Hungry Algae Eating Tiny Sea Urchins Could Save Hawaiian Reefs

Letting nature solve a man-made problem is the best solution.

Oct 13, 2019

Sea Urchins are small creatures with long spines – sort of like porcupines – and what's really remarkable about them is that eat anything that happens to float by.

They have really sharp teeth that they use to scrape algae off of rocks and reefs. And that makes them pretty valuable especially in places like Hawaii where invasive algae species are threatening the coral reefs. In the summer of 2019, 500,000 of them were released to gobble-up the algae.

The issue started when non-native algae were introduced to the ecosystem of Kāneʻohe Bay, on the east side of Oʻahu in the 1970s and like other invasive species, and because it had no predators, it ended up taking over the bay according to the National Marine Fisheries Service (NOAA).

The algae smothered the coral and blocked sunlight from reaching them and that in turn affected the local fish because they changed the chemistry of the water. Solutions were found that included using a large vacuum that was called the "super sucker" to suck up the algae but it wasn't enough.

That's when the NOAA  turned to sea urchins that loved to devour the algae. But there weren't enough of them and they had to grow to the size of a cherry tomato before they could be released.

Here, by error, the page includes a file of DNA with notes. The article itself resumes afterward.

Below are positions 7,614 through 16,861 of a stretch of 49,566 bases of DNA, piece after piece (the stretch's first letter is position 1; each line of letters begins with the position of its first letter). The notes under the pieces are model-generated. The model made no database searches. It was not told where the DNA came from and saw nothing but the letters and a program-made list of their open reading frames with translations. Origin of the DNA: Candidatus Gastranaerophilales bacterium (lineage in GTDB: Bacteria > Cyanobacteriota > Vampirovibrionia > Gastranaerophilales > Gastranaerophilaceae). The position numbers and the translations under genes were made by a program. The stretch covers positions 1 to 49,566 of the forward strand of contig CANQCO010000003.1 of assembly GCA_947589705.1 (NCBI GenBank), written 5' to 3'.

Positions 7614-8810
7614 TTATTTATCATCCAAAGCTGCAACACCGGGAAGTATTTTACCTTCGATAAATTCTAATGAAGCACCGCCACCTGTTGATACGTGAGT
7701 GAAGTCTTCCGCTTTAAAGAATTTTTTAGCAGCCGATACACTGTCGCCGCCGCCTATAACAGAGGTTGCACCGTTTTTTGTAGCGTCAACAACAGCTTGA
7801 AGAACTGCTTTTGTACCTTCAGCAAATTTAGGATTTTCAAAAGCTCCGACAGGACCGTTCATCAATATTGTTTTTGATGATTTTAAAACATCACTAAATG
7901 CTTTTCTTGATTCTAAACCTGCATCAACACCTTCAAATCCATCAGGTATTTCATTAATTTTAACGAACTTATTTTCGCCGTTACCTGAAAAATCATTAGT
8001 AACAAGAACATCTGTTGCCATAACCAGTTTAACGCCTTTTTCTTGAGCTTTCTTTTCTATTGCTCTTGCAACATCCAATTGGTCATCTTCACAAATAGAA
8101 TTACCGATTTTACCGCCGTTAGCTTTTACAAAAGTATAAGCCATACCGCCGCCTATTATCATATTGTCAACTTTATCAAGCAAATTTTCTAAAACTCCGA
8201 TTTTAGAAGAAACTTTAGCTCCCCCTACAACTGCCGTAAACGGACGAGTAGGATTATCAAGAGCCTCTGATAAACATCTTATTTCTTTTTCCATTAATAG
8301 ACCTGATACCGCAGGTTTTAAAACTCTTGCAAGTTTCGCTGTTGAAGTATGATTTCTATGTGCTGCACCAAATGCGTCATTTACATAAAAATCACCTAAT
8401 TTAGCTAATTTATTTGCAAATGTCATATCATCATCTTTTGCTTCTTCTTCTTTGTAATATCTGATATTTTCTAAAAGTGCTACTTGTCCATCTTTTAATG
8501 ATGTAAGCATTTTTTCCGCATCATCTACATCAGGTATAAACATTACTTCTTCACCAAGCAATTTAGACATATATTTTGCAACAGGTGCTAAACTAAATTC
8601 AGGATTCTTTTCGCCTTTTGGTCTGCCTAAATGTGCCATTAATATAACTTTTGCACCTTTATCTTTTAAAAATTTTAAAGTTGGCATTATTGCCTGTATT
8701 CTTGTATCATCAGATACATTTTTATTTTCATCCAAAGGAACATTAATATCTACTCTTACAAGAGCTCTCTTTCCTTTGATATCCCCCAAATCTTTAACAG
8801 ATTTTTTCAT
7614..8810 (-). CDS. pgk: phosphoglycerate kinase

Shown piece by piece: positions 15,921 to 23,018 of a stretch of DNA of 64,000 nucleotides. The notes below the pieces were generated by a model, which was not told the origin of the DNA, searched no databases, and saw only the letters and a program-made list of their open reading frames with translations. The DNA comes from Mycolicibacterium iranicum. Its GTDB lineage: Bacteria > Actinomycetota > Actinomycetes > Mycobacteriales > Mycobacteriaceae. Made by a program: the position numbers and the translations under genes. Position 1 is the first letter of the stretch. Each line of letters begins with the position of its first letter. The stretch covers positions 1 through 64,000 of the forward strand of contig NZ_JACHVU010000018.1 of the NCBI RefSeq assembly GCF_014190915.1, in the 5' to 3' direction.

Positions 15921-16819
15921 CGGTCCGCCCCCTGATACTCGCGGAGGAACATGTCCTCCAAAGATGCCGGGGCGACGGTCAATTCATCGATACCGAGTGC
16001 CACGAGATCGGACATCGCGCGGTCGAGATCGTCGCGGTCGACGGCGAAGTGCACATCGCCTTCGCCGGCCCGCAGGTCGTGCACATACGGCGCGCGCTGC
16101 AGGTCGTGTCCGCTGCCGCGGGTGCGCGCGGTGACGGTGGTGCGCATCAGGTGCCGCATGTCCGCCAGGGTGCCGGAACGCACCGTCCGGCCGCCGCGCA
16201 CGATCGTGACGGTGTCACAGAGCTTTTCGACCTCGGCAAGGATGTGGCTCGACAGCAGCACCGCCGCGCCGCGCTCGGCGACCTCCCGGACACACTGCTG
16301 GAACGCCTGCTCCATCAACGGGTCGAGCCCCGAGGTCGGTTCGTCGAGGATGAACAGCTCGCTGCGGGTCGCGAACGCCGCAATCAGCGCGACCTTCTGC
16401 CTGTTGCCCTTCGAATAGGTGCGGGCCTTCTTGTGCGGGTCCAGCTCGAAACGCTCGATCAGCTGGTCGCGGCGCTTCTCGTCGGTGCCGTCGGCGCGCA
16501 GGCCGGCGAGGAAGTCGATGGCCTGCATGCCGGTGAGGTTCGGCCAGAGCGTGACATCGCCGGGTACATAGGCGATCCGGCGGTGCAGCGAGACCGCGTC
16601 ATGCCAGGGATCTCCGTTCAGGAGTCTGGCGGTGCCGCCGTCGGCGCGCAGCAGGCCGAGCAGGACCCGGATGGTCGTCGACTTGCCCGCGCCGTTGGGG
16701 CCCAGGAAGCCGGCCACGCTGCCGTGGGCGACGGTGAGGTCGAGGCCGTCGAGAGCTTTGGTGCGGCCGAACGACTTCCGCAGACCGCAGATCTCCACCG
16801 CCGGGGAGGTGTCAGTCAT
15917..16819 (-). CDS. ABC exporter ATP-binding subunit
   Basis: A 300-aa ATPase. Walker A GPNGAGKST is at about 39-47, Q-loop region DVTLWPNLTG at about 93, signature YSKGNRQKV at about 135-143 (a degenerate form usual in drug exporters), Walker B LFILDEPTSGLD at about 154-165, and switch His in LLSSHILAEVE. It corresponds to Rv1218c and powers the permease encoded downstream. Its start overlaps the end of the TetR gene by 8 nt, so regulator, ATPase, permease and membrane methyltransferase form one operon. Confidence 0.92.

Beginning in 2011, the NOAA and some partners have been growing and releasing sea urchins to eat the algae. Some of the funds are available due to an unfortunate incident. In 2005, the M/V Cape Flattey was grounded on a shallow reef off of Barbers Point in Oʻahu.

When the ship was removed, it was found to have damaged 20 acres of reef.  When there is environmental damage, the NOAA and other agencies that are called trustees, receive funds from the wrongdoers and the funds are used to restore the damage.

Some of the funds were used to do some emergency work at the accident location but the rest was used on other projects like the sea urchins. The state of Hawaii remodeled space in an unused hatchery to grow the urchins. When they are large enough, divers carefully place the prickly creatures on the reef and let nature take its course.

Algae isn't the only thing that threaten the coral reefs. Climate change and the effects of fishing and tourism in the area also endanger the coral reefs. But letting nature take care of nature instead of man-made solutions seems like the best way to go. Who knew that hungry tiny sea urchins could do so much good?

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BONNIE RIVA RAS, EDITOR & WRITER
Bonnie Riva Ras has dedicated her life to promoting social justice. She loves to write about empowering women, helping children, educational innovations, and advocating for the environment & sustainability.